Author + information
- Received December 14, 1982
- Revision received April 21, 1983
- Accepted April 26, 1983
- Published online September 1, 1983.
- Kenneth A. Brown, MD,
- Robert D. Okada, MD, FACC*,1,
- Charles A. Boucher, MD, FACC,
- James A. Rothendler, MD,
- H. William Strauss, MD, FACC and
- Gerald M. Pohost, MD, FACC1
- ↵*Address for reprints: Robert D. Okada, MD, Cardiac Unit, Massachusetts General Hospital, Boston, Massachusetts 02114.
The relation of exercise-induced changes in hepatic blood volume to right and left ventricular ejection fraction response to exercise and the presence of proximal right coronary artery disease was examined in 47 patients undergoing angiography for the evaluation of chest pain. Hepatic blood activity was measured on separate 20 second anterior static liver images at rest and peak exercise during supine exercise equilibrium radionuclide cineangiography using a small lead marker to allow reproducible placement of a hepatic region of interest. Average hepatic counts/picture element at exercise compared with rest were used to determine an exercise/rest hepatic blood volume ratio.
Patients with normal coronary arteries (Group A, n = 10) and patients with disease limited to the left coronary artery (Group B, n = 19) showed a significant decrease in hepatic counts with exercise (exercise/rest ratio 0.74 ± 0.09 and 0.80 ± 0.09, respectively) and patients with proximal right coronary artery disease (Group C, n= 18) showed no change in hepatic counts (ratio 1.00 ± 0.09). Mean hepatic blood volume ratio was greater among patients demonstrating a decrease in right ventricular ejection fraction during exercise than among patients with no change (p < 0.01) or an increase (p < 0.001) in right ventricular ejection fraction. Among patients without proximal right coronary artery disease (Groups A and B), those with a decrease in left ventricular ejection fraction during exercise had a higher mean hepatic blood volume ratio than did patients who demonstrated an increase (p < 0.05) in left ventricular ejection fraction. If a hepatic blood volume ratio of 0.92 (mean of Group A + 2 standard deviations) was considered abnormal, only 2 (11%) of 19 patients with disease limited to the left coronary artery compared with 15 (83%) of 18 patients with proximal right coronary artery disease had an abnormal hepatic blood volume ratio.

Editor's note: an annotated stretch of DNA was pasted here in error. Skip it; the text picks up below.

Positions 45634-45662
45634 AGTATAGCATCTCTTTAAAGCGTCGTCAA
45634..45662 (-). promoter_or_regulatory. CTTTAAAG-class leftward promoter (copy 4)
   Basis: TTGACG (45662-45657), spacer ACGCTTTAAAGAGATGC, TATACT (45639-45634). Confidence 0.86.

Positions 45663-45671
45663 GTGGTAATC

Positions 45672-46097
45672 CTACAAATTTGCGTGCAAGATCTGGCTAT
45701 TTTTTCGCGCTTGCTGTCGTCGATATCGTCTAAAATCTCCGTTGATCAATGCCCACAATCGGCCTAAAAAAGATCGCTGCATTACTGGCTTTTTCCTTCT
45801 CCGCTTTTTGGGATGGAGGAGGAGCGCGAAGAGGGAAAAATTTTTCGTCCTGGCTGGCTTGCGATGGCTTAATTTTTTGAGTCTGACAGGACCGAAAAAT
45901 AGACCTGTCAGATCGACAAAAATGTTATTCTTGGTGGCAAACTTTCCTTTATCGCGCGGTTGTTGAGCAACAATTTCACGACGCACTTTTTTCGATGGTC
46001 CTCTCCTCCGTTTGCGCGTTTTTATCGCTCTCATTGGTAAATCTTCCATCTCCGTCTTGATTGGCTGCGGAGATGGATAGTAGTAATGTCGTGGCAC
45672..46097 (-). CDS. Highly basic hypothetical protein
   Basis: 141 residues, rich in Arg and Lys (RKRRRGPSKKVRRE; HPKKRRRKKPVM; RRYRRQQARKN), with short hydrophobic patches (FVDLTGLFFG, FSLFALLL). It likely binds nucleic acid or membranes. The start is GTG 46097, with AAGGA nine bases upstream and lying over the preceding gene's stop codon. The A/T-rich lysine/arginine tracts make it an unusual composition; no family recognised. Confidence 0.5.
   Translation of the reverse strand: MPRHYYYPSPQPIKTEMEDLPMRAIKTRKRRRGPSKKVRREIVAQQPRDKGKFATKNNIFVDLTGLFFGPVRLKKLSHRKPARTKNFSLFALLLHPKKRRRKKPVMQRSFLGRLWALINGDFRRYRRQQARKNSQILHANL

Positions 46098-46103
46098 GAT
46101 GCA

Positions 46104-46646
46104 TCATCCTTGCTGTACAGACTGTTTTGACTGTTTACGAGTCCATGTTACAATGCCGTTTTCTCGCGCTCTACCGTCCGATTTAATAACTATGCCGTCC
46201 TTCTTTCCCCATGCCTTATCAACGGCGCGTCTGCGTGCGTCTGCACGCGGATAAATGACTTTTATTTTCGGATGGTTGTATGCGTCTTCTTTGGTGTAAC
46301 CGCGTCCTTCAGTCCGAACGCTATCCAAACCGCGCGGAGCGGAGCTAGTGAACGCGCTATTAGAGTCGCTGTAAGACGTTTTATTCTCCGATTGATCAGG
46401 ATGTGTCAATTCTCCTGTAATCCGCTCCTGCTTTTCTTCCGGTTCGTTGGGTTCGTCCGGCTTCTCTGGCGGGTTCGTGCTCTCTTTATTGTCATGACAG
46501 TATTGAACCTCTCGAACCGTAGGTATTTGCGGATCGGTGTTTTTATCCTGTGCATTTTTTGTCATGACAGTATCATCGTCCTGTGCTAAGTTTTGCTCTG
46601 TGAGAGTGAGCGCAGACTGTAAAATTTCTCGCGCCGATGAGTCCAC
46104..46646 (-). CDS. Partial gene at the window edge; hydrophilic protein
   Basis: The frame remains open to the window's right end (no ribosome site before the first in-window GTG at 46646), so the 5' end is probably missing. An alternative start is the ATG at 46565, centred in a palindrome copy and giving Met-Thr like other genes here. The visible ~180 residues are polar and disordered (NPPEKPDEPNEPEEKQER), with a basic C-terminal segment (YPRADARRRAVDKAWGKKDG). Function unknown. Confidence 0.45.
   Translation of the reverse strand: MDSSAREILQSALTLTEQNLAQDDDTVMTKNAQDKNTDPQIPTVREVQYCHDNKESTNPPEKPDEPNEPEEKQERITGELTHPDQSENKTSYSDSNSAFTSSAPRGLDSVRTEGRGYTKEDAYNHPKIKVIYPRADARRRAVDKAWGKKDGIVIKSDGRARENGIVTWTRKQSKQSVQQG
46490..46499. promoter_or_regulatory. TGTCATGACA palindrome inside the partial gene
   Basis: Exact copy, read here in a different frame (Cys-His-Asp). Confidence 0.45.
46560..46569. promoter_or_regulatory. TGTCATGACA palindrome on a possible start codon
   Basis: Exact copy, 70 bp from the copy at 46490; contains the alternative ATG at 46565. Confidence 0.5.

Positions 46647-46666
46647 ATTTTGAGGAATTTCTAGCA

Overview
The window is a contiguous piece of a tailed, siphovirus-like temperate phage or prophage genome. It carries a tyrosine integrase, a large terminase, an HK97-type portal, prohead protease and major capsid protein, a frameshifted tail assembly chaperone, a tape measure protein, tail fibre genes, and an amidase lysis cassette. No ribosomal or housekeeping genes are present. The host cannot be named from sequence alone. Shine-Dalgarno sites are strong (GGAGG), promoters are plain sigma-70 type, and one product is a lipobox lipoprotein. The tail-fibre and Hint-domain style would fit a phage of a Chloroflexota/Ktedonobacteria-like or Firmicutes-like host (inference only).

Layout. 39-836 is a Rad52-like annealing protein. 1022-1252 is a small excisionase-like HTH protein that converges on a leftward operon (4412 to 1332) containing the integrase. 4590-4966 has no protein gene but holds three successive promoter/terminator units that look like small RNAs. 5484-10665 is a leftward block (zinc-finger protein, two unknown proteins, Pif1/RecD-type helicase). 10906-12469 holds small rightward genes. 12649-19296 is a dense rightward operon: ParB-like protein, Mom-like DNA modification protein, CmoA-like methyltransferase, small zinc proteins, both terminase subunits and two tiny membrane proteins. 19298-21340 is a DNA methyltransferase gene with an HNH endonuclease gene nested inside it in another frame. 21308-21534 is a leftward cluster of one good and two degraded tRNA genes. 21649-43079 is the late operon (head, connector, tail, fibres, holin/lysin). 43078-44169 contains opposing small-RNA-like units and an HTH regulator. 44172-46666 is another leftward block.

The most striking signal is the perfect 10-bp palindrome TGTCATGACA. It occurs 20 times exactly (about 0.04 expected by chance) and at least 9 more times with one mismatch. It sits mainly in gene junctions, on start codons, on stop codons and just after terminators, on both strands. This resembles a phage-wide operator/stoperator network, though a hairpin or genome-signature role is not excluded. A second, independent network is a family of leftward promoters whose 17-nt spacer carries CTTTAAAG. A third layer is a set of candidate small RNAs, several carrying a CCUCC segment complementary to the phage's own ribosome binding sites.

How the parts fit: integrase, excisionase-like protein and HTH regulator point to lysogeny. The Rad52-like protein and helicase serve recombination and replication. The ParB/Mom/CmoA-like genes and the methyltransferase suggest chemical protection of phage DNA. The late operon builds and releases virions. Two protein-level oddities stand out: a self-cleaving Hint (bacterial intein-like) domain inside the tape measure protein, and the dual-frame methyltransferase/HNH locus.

Hepatic blood volume response to exercise can be easily determined during exercise equilibrium radionuclide cardiac imaging. Measurement of such a response may be helpful in evaluating the presence of proximal right coronary artery disease and assessing right ventricular function during exercise.
↵1 Drs. Okada and Pohost are Established Investigators of the American Heart Association, Dallas, Texas
This study was supported in part by U.S. Public Health Service Grants HL21751, HL07416 and HL26215 from the National Institutes of Health, Bethesda, Maryland
- Received December 14, 1982.
- Revision received April 21, 1983.
- Accepted April 26, 1983.
- American College of Cardiology Foundation